Alternatively, a modulating agent may be administered alone or within a pharmaceutical composition. The duration and frequency of administration will be determined by such factors as the condition of the patient, and the type and severity of the patient's disease. Within particularly preferred embodiments of the invention, the compound of formula (I) or pharmaceutical composition may be administered at a dosage ranging from 0.1 mg/kg to 20 mg/kg, although more specific and preferred dosages may be determined using routine methodologies. Methods of administration include, for example, injection, intravenous or intrathecal (i.e., directly in cerebrospinal fluid).

Effective treatment of multiple sclerosis may be evidenced by any of the following criteria: EDSS (extended disability status scale), appearance of exacerbations or MRI (magnetic resonance imaging). The EDSS is a means to grade clinical impairment due to MS (Kurtzke, Neurology 33:1444, 1983), and a decrease of one full step defines an effective treatment in the context of the present invention (Kurtzke, Ann. Neurol. 36:573-79, 1994). Exacerbations are defined as the appearance of a new symptom that is attributable to MS and accompanied by an appropriate new neurologic abnormality (Sipe et al., Neurology 34:1368, 1984). Therapy is deemed to be effective if there is a statistically significant difference in the rate or proportion of exacerbation-free patients between the treated group and the placebo group or a statistically significant difference in the time to first exacerbation or duration and severity in the treated group compared to control group. MRI can be used to measure active lesions using gadolinium-DTPA-enhanced imaging (McDonald et al. Ann. Neurol. 36:14, 1994) or the location and extent of lesions using T2-weighted techniques. The presence, location and extent of MS lesions may be determined by radiologists using standard techniques. Improvement due to therapy is established when there is a statistically significant improvement in an individual patient compared to baseline or in a treated group versus a placebo group.

Efficacy of the modulating agent in the context of prevention may be judged based on clinical measurements such as the relapse rate and EDSS. Other criteria include a change in area and volume of T2 images on MRI, and the number and volume of lesions determined by gadolinium enhanced images.

Within a related aspect, the present invention provides methods for facilitating migration of an N-cadherin expressing cell on astrocytes, comprising contacting an N-cadherin expressing cell with (a) a cell adhesion modulating agent that inhibits cadherin-mediated cell adhesion, wherein the modulating agent comprises a compound of formula (I) as provided herein; and (b) one or more astrocytes; and thereby facilitating migration of the N-cadherin expressing cell on the astrocytes. Preferred N-cadherin expressing cells include Schwann cells, oligodendrocytes and oligodendrocyte progenitor cells.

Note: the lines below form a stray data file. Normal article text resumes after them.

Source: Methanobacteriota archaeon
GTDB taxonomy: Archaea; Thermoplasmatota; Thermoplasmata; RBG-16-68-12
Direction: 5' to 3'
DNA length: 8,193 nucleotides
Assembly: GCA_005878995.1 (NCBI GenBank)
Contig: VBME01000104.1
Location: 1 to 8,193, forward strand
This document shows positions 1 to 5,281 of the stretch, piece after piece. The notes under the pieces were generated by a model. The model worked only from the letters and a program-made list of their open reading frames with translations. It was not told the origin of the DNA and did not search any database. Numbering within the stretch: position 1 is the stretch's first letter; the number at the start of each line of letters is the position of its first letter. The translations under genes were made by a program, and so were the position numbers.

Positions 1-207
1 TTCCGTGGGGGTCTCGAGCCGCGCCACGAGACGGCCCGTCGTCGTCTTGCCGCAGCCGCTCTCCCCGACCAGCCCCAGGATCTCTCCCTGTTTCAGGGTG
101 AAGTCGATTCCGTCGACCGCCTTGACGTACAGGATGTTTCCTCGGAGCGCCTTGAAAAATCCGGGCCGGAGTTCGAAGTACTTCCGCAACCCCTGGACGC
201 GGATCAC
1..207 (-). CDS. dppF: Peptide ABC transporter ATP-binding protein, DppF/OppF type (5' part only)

Within another aspect, modulating agents as described herein may be used for modulating the immune system of a mammal in any of several ways. Cadherins are expressed on immature B and T cells (thymocytes and bone marrow pre-B cells), as well as on specific subsets of activated B and T lymphocytes and some hematological malignancies (see Lee et al., J. Immunol. 152:5653-5659, 1994; Munro et al., Cellular Immunol. 169:309-312, 1996; Tsutsui et al., J. Biochem. 120:1034-1039, 1996; Cepek et al., Proc. Natl. Acad. Sci. USA 93:6567-6571, 1996). Modulating agents may generally be used to modulate specific steps within cellular interactions during an immune response or during the dissemination of malignant lymphocytes.

For example, a modulating agent as described herein may be used to treat diseases associated with excessive generation of otherwise normal T cells. Without wishing to be bound by any particular theory, it is believed that the interaction of cadherins on maturing T cells and B cell subsets contributes to protection of these cells from programmed cell death. A modulating agent may decrease such interactions, leading to the induction of programmed cell death. Accordingly, modulating agents may be used to treat certain types of diabetes and rheumatoid arthritis, particularly in young children where the cadherin expression on thymic pre-T cells is greatest.

Modulating agents may also be administered to patients afflicted with certain skin disorders (such as cutaneous lymphomas), acute B cell leukemia and excessive immune reactions involving the humoral immune system and generation of immunoglobulins, such as allergic responses and antibody-mediated graft rejection. In addition, patients with circulating cadherin-positive malignant cells (e.g., during regimes where chemotherapy or radiation therapy is eliminating a major portion of the malignant cells in bone marrow and other lymphoid tissue) may benefit from treatment with a compound of formula (I). Such treatment may also benefit patients undergoing transplantation with peripheral blood stem cells.